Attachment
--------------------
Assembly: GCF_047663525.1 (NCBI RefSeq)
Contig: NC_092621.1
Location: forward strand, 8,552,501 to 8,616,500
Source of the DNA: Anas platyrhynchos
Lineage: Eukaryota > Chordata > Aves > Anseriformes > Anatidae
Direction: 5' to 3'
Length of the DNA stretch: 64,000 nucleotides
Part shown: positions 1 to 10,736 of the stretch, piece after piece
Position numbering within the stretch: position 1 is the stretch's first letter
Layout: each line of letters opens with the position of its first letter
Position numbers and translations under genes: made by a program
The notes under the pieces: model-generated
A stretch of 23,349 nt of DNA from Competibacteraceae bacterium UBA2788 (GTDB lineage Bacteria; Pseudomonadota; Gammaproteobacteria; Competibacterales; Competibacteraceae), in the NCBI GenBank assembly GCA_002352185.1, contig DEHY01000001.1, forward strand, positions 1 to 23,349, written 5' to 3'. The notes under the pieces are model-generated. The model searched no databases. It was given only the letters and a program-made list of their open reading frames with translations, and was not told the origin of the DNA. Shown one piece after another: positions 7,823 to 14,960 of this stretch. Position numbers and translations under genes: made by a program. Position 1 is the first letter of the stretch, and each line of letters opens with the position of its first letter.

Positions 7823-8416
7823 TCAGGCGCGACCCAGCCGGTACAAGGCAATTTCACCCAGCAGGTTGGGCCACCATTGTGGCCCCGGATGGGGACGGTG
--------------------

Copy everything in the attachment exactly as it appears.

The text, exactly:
Assembly: GCF_047663525.1 (NCBI RefSeq)
Contig: NC_092621.1
Location: forward strand, 8,552,501 to 8,616,500
Source of the DNA: Anas platyrhynchos
Lineage: Eukaryota > Chordata > Aves > Anseriformes > Anatidae
Direction: 5' to 3'
Length of the DNA stretch: 64,000 nucleotides
Part shown: positions 1 to 10,736 of the stretch, piece after piece
Position numbering within the stretch: position 1 is the stretch's first letter
Layout: each line of letters opens with the position of its first letter
Position numbers and translations under genes: made by a program
The notes under the pieces: model-generated
A stretch of 23,349 nt of DNA from Competibacteraceae bacterium UBA2788 (GTDB lineage Bacteria; Pseudomonadota; Gammaproteobacteria; Competibacterales; Competibacteraceae), in the NCBI GenBank assembly GCA_002352185.1, contig DEHY01000001.1, forward strand, positions 1 to 23,349, written 5' to 3'. The notes under the pieces are model-generated. The model searched no databases. It was given only the letters and a program-made list of their open reading frames with translations, and was not told the origin of the DNA. Shown one piece after another: positions 7,823 to 14,960 of this stretch. Position numbers and translations under genes: made by a program. Position 1 is the first letter of the stretch, and each line of letters opens with the position of its first letter.

Positions 7823-8416
7823 TCAGGCGCGACCCAGCCGGTACAAGGCAATTTCACCCAGCAGGTTGGGCCACCATTGTGGCCCCGGATGGGGACGGTG